Car stereos are one of those features that in no way affect the ability of the car to work and yet are probably used more than most any other accessory in a vehicle. They have a long history in cars and the first radio appeared all the way back to the year 1930. They were not very quick to catch on and many people thought they were a distraction for years. And what could be more distracting than when your CD player won’t eject a CD?
By 1965 you could buy cars with 8-track players in them. Most kids today have no idea what an 8-track is of course because the technology is almost completely extinct at this point. But that did give way to cassette players in radios in cars which became widespread throughout the early 1970s. Cassettes were a part of cars until the 2010 Lexus 430 SC. That was the last production car to come with a factory-installed cassette player.
Fast forward a little bit to the year 1984 when the first aftermarket CD player was available for vehicles. Mercedes-Benz was the first car company to offer the option of a factory-installed CD player all the way back in 1985. These days they are less common because most people's music habits have gone digital. If you're not listening to satellite radio in your car, you can easily plug in your cell phone or another device to stream digital music. But CDs are still an option, and there are plenty of older vehicles that have cd players installed as well. The problem is, as these cars age the CD players start to give drivers problems. One of the biggest problems is when your car CD player won't eject the CD that's in it. If you can't get a CD back out again, it's effectively useless.
Let's take a look at some of the reasons why your car CD player won't eject the disc that's in it, and what you can do to get back to listening to music again.
How Do You Fix a CD Player That Won't Eject?
What a CD gets stuck in your CD player it can be extremely frustrating. Your first fear might be not just that the disc itself is damaged but that you're going to have to pay to get a mechanic to fix the problem for you. That's why many drivers will actually leave a problem with their CD player indefinitely. Since you don't need the player to actually drive the vehicle, it's not essential to get it fixed when something goes wrong. For that reason, a number of drivers would be willing to just let the CD player no longer function and stick with the radio when it comes to listening to music when they're driving. However, you don't actually have to resort to that.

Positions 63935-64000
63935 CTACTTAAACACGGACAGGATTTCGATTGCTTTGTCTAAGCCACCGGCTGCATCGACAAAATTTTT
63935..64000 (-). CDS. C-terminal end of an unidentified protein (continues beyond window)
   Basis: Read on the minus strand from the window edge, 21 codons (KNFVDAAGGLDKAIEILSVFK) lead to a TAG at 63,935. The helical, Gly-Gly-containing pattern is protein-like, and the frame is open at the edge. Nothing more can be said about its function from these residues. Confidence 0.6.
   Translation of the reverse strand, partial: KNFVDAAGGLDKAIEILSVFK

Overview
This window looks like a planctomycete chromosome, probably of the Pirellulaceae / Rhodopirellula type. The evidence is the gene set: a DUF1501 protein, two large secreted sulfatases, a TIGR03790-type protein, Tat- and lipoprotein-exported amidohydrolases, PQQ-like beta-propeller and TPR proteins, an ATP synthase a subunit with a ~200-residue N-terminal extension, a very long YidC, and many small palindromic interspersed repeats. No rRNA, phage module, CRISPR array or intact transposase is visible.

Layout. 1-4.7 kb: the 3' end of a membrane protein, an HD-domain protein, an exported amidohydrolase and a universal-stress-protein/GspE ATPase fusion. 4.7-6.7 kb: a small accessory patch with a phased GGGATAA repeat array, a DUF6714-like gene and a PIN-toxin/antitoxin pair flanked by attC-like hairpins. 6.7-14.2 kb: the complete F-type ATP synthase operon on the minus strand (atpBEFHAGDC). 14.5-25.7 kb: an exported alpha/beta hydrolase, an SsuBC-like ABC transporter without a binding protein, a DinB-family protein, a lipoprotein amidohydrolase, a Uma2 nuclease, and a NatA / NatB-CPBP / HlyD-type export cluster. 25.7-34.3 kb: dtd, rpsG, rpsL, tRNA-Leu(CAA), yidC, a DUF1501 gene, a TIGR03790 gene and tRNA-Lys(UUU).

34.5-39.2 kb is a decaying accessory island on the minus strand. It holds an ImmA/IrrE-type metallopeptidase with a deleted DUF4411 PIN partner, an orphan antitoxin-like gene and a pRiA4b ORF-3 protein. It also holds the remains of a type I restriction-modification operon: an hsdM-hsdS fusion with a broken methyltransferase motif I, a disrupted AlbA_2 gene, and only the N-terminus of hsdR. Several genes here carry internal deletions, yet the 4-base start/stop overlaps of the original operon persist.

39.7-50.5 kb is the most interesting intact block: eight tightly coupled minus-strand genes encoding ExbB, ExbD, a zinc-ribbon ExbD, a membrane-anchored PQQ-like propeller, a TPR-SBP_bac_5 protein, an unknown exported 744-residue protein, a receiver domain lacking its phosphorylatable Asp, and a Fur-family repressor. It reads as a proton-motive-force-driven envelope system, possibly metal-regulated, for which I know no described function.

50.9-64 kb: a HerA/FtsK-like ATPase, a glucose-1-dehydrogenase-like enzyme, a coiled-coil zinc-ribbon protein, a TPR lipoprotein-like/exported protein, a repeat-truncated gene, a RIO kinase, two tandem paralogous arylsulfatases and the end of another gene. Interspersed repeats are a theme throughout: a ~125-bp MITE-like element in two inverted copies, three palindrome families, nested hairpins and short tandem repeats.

As it happens, most CD players that are installed in cars do have the ability to get them working again if you know what to do. Obviously, it depends on the kind of car you're driving, but there are a few tips and tricks you might want to look into to find out if you can get that CD back from your CD player or not. Let's take a look at some of the more common ones.
The Power Plus Eject Button Trick: Depending on the kind of CD player that's installed in your vehicle it may have a reset feature that you can access by simultaneously holding down the power and eject buttons. In order to get this to work properly you should turn on your car and then turn it off again. With the car off, hold down the power button and eject buttons at the same time for a total of at least 10 seconds. Ideally this will cause the CD to pop out of the player. If that doesn't work, you could also try it again but this time with your car running. Follow the same process of holding down both buttons for 10 seconds. If that doesn't work, then you'll have to switch to a different method to try to get your CD out.